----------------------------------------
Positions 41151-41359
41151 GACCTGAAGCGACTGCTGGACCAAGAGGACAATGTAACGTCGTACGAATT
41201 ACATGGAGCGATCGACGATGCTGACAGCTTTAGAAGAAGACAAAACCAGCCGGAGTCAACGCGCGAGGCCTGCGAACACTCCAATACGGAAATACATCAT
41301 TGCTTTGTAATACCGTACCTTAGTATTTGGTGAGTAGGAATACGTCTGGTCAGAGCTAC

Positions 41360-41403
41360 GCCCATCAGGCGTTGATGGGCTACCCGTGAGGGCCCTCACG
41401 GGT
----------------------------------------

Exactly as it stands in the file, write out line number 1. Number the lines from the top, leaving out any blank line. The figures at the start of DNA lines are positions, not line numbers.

Positions 41151-41359